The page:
In a series of materials we analyze in detail the technical side of smartphones. We already wrote about processors and displays . Today we will talk about cameras. After all, smartphones have long been the very “best camera” that is always with you. The smartphone’s camera has long been the main reason for the update. We will talk about the technical characteristics of cameras and dispel embarrassment around the aperture, diagonal of the sensor and autofocus, and also tell you what HDR, OIS and DPAF are.
Megapixel Race Continues
Compact cameras PowerShot, Cybershot, Coolpix and other soap dishes remained in the last year before last decade. But this does not mean that the old tricks of marketers do not work. Work even better than before. And the camera phones exceeded 100 megapixels.
Pixels are small square dots that make up any digital image. These are its building blocks. They are arranged in rows and columns, as on a chessboard, only in a greatly reduced format. If the camera shoots at a resolution of 12 megapixels, this means that the final image will be built from 12 million pixels, or the image resolution will be 12 megapixels. For example, a 4: 3 aspect ratio allows you to fit the very 12 million pixels in a 4000 by 3000 plate. Higher resolution means a sharper picture. Well, or something like that.
We love big numbers, but marketers love them even more. Back in the era of compact digital cameras, megapixel races drove the savvy part of the audience crazy. You should not be led to a high resolution camera in megapixels: it does not guarantee the best quality of images. A lot of other factors also play a role. About them below.
The high image quality according to the results of many studies is one of the main reasons why photography is considered good and like other people. The physical size of the sensor makes a major contribution to image quality. Today’s digital sensor is essentially yesterday’s film, but does not require replacement and development. When the phone takes a picture, the light passes through the lens and enters the photosensitive matrix. A smartphone captures this light signal and turns it into an image.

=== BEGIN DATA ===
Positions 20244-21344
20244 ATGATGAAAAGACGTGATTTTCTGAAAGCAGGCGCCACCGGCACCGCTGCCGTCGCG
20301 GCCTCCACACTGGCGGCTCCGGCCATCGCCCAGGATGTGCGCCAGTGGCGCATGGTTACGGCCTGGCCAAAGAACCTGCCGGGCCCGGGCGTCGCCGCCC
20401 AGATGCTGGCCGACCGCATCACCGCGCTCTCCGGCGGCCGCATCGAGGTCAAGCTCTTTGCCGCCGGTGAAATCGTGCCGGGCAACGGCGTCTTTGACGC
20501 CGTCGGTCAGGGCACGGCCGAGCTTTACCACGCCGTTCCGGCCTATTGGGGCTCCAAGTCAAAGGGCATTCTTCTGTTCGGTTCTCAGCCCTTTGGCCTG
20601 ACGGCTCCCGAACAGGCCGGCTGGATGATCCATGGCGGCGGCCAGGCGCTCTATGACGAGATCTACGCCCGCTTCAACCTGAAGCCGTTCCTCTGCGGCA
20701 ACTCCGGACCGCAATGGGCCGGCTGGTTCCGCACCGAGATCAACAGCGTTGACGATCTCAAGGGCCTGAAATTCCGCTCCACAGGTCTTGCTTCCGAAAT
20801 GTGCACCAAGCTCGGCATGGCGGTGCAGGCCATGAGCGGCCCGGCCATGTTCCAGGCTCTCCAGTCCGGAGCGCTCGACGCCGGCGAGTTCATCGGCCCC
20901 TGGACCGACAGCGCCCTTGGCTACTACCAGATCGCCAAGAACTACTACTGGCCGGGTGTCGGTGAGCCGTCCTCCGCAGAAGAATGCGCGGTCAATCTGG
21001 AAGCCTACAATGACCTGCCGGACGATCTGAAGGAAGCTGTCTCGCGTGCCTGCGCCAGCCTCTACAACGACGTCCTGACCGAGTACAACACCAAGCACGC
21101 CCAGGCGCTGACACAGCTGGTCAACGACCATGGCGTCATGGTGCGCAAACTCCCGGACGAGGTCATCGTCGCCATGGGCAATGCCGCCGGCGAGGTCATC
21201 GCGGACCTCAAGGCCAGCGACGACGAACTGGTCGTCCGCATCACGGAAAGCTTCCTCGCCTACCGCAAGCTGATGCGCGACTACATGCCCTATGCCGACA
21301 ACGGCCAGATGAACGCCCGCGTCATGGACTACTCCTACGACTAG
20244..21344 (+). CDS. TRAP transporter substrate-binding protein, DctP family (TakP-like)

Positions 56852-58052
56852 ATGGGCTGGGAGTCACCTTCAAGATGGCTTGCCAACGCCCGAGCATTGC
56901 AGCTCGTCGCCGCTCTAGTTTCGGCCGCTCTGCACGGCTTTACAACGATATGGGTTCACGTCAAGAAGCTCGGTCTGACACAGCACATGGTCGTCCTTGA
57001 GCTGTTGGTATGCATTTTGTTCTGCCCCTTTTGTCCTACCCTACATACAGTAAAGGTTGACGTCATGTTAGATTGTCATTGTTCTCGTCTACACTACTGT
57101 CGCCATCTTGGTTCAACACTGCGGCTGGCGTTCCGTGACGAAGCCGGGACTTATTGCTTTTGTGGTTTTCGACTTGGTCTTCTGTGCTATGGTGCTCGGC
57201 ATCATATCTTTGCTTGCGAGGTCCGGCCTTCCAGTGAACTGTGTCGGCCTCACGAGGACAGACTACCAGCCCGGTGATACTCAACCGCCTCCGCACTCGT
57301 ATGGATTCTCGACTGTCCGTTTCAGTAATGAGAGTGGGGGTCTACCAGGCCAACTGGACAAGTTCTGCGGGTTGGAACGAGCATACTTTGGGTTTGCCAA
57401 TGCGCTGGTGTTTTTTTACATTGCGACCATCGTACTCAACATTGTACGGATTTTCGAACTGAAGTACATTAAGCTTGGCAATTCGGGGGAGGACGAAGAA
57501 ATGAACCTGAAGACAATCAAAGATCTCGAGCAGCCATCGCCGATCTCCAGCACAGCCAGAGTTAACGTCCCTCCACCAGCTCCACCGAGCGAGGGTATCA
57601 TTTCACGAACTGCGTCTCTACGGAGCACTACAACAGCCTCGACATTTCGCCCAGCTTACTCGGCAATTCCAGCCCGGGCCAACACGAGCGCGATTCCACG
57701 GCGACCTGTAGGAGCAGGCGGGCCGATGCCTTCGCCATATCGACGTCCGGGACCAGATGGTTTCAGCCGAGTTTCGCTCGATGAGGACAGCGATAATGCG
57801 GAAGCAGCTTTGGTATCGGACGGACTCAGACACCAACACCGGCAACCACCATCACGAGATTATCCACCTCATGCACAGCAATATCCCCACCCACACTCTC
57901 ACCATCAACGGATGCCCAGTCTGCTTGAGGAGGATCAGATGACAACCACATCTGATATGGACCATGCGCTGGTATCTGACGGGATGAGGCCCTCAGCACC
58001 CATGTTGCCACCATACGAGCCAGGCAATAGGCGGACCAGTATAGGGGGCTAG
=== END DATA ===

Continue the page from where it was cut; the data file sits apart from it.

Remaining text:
The larger the sensor, the more light falls on it. The more light that hits it, the better the image quality.
The size of the sensor indicates its physical dimensions, but the numbers of the dimensions of the sensor are easily confused. Traditionally, manufacturers indicate the size of the sensor in fractions of an inch, which is indicated by the ″ sign at the end of the fraction. For a while, the standard was a 1/3 ″ sensor. Without getting into the details, the closer the fraction to a full inch (1 ″), the larger the sensor.
For example, Samsung and Xiaomi are already trying to use much larger (1 / 1.33 ″ respectively) sensors in their flagships, and the Huawei P40 Pro with 1 / 1.54 ″ is also close to them. The iPhone 11 Pro uses a smaller sensor – 1 / 2.55 ″.